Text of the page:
LuckyG

I believe it is morally justified to move for reasons about job security. The moral issue for me is that in most cases, one must show that they want to stay (maybe I am wrong but this is what I've been told). Making others believe that you truly want this job and want to stay for a long time is important to get hired.

Paul

I certainly don't think the OP has any moral obligation to stay, and I completely understand the strategy. But I will echo what Marcus says. First, search committees put a lot of time (and resources) into this and when you hire a TT person at anywhere except an elite R1 you are hiring for the long haul. And if they person leaves and its a SLAC and regional school, there is a good chance they might lose the line.

On the other hand you don't own them anything. However, I would encourage the OP to take the job and give it two years. Build up your pubs and teaching portfolio while keeping an eye on the market for perfect dream jobs. If by year three you are still unhappy, go full out on the market. I have been in the same mid-sized city for 19 years, and when I got here I HATED it. My partner showed up a year later and we planned to be here 2 years max. She decided that a place is what you make it, and that she was going to make the best of it. 18 years later we are quite happy here, and will probably die here ;-) Not saying that will happen for everyone, just saying it might be worth a shot...

Running from death

Paul ...
You are right that a place is, to some extent, what you make of it. But the thought of dying somewhere led me to move ... (I do not mean that I jumped on a camel and went from Damascus to Alleppo). I was in a place where the prospects of being there forever looked grim ... But I stayed a long time before I could move.

Prester John

I think it is ethical to accept a t-t job and immediately begin looking for another one. One is obligated, legally and ethically, to do the work that one is being paid to do and, ethically, to do work of a calibre dictated by the norms of the profession and your institution. Yes, there is a cost to the department and even faculty should you move on, but you don't work for the department or the faculty, and I think this is sometimes lost on folks just out of the gate: you work for the university and are a functionary in that larger machine. You are entering into a contractual employment relationship with the university, not with the department (I'm sure they're lovely people) nor are you being engaged by 'Philosophy'. Not only that, but spending money and time on recruiting is a cost of doing business, which is built into the budget. If you move on, they'll deal with it.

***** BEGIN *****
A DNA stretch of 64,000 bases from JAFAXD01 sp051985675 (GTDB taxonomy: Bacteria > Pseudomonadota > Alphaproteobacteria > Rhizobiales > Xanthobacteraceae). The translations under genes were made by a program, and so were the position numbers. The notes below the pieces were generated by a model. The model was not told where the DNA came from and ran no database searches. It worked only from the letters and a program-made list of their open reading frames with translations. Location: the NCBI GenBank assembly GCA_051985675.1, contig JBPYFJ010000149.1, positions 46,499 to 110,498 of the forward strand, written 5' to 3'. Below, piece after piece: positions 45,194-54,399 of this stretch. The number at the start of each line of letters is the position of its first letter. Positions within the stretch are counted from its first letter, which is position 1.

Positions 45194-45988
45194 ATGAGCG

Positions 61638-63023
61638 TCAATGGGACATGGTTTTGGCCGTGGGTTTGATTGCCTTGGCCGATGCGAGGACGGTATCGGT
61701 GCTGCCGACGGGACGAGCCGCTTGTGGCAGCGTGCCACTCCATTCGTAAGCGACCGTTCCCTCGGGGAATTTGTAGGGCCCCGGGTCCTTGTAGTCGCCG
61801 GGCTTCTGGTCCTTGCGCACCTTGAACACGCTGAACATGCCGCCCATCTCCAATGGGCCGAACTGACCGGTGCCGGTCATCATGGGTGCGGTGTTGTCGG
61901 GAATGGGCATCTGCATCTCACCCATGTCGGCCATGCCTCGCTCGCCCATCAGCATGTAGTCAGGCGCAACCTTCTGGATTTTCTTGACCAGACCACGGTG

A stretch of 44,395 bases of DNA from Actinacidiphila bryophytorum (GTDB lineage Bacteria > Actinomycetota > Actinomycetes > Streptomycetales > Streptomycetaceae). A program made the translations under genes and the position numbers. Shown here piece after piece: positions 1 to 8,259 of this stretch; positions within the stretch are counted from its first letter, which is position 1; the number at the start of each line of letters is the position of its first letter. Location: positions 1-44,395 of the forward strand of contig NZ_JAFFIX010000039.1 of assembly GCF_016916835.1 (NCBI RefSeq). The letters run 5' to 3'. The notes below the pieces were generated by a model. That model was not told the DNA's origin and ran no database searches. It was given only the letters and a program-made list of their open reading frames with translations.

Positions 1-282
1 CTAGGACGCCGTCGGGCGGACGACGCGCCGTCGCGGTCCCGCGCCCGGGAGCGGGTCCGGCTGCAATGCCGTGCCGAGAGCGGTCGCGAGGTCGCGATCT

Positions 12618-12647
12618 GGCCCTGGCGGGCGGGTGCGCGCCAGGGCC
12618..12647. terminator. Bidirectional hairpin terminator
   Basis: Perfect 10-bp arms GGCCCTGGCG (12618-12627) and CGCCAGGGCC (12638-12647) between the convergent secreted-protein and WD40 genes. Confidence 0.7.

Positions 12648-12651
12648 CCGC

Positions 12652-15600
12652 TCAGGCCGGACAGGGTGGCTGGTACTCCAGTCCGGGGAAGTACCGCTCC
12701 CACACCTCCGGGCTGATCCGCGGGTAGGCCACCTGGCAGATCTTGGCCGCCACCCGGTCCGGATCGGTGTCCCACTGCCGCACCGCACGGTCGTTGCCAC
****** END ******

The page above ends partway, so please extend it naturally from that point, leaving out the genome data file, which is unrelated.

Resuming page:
Amanda

I think the only ethical problem would be if you gave a clear and intentionally misleading perception that you would stay longer. If you didn't, then I see no ethical problem. We don't require people to pass up major life benefits because there would be small indirect detriments to others, others to which you hold no contractual obligation.